Early conversations with MEL Consultants at the conceptual stage of the design process can help to avoid wind-related problems for the completed project. Past experience with hundreds of wind-tunnel studies can flag considerations regarding building shape, orientation, entry location, balcony/terrace siting, likely dynamic response, and general massing; without recourse to the wind tunnel in the initial phases of the design. As the design evolves, and its various features become firmer, the MEL team can advise on what wind-tunnel investigations (if any) might benefit the end product. If the code approach to the structural and cladding design is a reasonable methodology (say, a rectilinear building with a standard structural system in well defined surroundings) we will advise how to most efficiently use the relevant wind load standard.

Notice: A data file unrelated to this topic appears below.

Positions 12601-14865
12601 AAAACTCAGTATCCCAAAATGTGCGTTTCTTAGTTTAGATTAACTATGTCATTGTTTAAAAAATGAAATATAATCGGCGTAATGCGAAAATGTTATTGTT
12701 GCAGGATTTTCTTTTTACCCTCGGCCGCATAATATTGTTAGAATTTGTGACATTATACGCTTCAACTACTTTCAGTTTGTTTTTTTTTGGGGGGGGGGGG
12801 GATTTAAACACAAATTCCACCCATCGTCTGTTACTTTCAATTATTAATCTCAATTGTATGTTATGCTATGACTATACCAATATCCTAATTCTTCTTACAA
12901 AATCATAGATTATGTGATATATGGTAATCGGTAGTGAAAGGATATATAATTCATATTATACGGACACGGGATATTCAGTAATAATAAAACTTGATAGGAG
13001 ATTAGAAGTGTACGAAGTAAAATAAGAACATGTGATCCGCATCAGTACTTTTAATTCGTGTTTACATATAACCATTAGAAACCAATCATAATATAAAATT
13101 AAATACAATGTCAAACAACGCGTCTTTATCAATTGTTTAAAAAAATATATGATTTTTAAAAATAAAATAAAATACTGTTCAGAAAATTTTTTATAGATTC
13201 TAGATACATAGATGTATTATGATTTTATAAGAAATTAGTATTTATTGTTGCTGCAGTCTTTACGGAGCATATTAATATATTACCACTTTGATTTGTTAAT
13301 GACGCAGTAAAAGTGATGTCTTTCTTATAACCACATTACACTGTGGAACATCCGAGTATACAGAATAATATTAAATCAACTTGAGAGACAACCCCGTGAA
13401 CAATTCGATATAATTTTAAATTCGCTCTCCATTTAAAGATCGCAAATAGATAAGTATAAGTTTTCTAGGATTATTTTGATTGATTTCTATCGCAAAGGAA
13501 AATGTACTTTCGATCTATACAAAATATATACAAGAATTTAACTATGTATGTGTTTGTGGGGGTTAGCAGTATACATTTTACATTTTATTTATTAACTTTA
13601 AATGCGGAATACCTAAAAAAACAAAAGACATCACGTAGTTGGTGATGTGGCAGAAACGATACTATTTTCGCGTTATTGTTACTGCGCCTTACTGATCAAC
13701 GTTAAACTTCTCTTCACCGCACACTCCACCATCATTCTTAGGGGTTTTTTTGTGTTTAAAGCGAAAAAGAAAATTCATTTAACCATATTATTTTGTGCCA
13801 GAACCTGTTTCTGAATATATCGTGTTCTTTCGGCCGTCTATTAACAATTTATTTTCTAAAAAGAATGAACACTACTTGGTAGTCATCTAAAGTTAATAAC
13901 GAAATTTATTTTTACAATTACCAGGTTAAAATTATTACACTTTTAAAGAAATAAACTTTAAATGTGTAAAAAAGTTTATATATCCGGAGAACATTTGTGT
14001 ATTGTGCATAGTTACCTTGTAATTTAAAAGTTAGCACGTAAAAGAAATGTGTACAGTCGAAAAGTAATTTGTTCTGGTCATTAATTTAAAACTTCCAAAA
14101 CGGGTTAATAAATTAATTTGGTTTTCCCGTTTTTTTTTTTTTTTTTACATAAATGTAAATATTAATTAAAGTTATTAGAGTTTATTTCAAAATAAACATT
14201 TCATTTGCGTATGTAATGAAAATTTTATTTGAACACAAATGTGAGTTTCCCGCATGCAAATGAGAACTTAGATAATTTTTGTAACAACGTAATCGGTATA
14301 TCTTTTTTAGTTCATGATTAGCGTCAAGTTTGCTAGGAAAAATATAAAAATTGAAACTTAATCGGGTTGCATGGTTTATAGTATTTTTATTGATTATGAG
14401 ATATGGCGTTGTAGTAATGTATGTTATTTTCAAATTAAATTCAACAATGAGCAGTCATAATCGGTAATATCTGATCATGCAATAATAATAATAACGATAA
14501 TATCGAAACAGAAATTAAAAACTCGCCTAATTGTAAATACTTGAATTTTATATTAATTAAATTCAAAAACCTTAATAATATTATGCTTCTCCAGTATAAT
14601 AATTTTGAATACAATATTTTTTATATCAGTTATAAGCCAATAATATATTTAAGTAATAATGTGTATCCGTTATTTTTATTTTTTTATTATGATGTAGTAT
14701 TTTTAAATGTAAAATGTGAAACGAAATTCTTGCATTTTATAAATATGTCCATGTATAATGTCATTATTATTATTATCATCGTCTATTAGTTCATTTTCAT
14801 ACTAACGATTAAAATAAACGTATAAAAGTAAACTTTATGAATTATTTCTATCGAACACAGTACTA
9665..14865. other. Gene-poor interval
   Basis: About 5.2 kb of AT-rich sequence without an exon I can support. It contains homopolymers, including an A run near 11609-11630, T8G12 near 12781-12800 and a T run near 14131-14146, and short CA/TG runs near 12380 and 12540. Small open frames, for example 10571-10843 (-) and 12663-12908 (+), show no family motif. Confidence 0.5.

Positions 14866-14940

On some occasions it is only a portion of a project that needs specialist wind-engineering input. For example, a tall spire on the roof of a new building might be particularly dynamically active and so benefit from a change in geometry or a damper to control the motion. Knowledge of the general impact of the wind on your project, or specific attributes like a spire or other architectural feature, should be obtained as early as possible in the design process. Waiting too long may limit the options available to the architect to correct a problem. The wind engineer needs to be involved early in the process, not just after the DA phase.